13th Amendment to US Constitution is Ratified (1865)

The 13th Amendment to the US Constitution completed the process of abolishing slavery, which had begun with Abraham Lincoln's Emancipation Proclamation of 1863. By December 6, 1865, 27 of the 36 existing states had ratified the 13th Amendment, starting with the state of Illinois. Offenses against this amendment were being prosecuted as late as 1947. Which of the states that initially rejected the 13th Amendment finally ratified it in 1995, 130 years after it was adopted?

The Thirteenth Amendment to the United States Constitution officially abolished, and continues to prohibit, slavery, and, with limited exceptions (those convicted of a crime), prohibits involuntary servitude. Prior to its ratification, slavery remained legal only in Delaware and Kentucky; everywhere else the slaves had been freed by state action and the federal government's Emancipation Proclamation. Abraham Lincoln (who had issued the Emancipation Proclamation) and others were concerned that the Emancipation Proclamation would be seen as a temporary war measure, and so, besides freeing slaves in those two states where slavery was still legal, they supported the Amendment as a means to guarantee the permanent abolition of slavery. The amendment was originally co-authored and sponsored by Congressmen James Mitchell Ashley (Republican, Ohio) and James Falconer Wilson (Republican, Iowa) and Senator John B. Henderson (Democrat, Missouri). It was followed by the other Reconstruction Amendments, the Fourteenth (intended to protect the civil rights of former slaves) and Fifteenth (which banned racial restrictions on voting).

Section 1. Neither slavery nor involuntary servitude, except as a punishment for crime whereof the party shall have been duly convicted, shall exist within the United States, or any place subject to their jurisdiction. Section 2. Congress shall have the power to enforce this article by appropriate legislation.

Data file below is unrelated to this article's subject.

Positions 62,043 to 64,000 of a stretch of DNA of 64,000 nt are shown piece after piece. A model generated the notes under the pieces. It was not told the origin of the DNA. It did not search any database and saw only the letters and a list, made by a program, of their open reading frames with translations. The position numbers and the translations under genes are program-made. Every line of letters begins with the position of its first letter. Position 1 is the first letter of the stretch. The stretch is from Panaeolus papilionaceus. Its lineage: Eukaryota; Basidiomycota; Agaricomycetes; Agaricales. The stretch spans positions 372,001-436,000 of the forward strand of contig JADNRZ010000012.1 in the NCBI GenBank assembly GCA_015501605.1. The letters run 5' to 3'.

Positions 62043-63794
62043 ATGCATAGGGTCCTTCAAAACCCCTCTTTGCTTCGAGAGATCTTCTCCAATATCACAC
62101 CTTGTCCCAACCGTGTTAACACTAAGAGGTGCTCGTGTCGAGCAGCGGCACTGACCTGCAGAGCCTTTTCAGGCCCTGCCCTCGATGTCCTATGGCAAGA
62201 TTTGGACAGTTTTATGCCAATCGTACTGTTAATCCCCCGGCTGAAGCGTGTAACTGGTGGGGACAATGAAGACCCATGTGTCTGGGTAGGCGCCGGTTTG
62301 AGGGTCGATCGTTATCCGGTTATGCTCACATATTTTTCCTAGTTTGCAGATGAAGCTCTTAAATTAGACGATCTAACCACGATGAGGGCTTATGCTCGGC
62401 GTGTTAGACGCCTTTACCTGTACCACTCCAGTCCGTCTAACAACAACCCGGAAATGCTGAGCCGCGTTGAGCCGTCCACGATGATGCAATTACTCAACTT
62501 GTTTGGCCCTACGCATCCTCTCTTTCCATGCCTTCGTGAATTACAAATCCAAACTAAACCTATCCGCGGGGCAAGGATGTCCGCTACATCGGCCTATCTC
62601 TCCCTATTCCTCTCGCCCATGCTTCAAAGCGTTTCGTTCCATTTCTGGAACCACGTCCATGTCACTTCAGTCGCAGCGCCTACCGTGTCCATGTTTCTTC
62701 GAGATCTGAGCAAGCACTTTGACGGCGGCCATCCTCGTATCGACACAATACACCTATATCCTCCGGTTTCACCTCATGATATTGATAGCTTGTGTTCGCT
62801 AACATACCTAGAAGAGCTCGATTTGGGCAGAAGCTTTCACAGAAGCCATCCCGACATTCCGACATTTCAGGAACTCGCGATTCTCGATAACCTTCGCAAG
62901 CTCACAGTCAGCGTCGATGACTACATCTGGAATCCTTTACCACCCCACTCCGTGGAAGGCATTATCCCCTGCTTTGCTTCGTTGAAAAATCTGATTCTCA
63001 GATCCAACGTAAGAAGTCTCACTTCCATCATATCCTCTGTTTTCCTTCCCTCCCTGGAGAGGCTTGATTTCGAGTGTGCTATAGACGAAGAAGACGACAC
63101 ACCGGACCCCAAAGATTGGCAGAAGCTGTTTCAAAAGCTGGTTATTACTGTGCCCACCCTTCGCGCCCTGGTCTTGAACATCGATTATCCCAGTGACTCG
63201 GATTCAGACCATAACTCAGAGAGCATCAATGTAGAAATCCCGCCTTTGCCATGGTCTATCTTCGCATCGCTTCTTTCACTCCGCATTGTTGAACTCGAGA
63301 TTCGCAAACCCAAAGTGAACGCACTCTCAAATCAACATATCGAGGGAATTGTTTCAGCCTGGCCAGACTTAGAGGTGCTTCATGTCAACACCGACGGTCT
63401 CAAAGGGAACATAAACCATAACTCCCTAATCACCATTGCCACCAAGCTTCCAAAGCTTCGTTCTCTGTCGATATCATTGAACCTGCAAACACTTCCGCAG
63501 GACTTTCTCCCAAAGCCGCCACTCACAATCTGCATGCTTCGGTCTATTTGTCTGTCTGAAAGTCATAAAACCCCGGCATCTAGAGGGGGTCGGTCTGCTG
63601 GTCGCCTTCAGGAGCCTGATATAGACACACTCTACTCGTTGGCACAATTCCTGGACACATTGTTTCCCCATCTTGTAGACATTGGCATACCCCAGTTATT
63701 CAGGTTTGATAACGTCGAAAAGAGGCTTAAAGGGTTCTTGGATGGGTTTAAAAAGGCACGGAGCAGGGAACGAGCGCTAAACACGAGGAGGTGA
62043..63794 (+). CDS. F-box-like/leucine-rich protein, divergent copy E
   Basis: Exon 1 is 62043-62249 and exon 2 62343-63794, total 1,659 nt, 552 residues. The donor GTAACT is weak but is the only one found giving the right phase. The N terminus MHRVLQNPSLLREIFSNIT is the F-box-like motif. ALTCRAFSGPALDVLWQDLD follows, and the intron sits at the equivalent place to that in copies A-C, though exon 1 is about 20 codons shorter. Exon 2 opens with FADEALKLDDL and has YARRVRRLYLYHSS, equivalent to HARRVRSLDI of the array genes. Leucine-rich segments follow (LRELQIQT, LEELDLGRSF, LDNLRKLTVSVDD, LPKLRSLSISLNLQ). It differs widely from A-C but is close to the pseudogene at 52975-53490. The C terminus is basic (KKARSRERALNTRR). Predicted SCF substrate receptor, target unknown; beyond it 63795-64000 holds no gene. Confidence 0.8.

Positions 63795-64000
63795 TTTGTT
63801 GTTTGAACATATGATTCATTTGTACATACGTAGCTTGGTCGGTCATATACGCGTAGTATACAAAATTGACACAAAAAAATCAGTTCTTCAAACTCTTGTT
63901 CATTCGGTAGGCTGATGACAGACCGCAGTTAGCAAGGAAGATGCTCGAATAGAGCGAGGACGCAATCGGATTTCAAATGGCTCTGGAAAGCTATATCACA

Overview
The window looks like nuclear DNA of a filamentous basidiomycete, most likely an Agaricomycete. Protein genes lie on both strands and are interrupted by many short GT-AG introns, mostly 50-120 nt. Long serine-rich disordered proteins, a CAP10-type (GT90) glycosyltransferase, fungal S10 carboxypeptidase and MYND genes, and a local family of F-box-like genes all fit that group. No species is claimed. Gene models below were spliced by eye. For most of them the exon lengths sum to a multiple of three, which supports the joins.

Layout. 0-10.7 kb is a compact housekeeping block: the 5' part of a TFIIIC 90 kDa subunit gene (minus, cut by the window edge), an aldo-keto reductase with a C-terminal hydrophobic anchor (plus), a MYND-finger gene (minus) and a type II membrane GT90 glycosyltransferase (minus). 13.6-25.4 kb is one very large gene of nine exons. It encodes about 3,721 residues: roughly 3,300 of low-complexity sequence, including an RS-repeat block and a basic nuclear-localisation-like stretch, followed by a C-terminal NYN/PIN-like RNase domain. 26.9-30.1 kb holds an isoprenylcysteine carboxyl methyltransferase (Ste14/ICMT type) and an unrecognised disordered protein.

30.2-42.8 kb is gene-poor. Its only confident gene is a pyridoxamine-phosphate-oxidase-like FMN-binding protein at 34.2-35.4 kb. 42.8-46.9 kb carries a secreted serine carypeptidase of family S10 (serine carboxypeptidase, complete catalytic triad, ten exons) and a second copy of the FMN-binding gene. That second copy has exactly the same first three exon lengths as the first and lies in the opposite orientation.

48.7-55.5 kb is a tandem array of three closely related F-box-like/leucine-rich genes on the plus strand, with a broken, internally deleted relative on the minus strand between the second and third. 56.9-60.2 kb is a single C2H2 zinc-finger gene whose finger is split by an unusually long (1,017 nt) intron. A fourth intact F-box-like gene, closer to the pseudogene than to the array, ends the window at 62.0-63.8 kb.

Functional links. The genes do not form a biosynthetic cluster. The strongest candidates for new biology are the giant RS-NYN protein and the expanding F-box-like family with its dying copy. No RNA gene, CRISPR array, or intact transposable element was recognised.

Proposal and ratification

The Thirteenth Amendment to the Constitution of the United States was proposed to the legislatures of the several states by the Thirty-eighth United States Congress, on January 31, 1865. The amendment was declared, in a proclamation of Secretary of State William Henry Seward, dated December 18, 1865, to have been ratified by the legislatures of twenty-seven of the then thirty-six states. Although it was ratified by the necessary three-quarters of the states within a year of its proposal, its most recent ratification occurred in 1995 in Mississippi, which was the last of the thirty-six states in existence in 1865 to ratify it. The dates of ratification were:

Illinois (February 1, 1865)
Rhode Island (February 2, 1865)
Michigan (February 3, 1865)
Maryland (February 3, 1865)
New York (February 3, 1865)
Pennsylvania (February 3, 1865)
West Virginia (February 3, 1865)
Missouri (February 6, 1865)
Maine (February 7, 1865)
Kansas (February 7, 1865)
Massachusetts (February 7, 1865)
Virginia (February 9, 1865)
Ohio (February 10, 1865)
Indiana (February 13, 1865)
Nevada (February 16, 1865)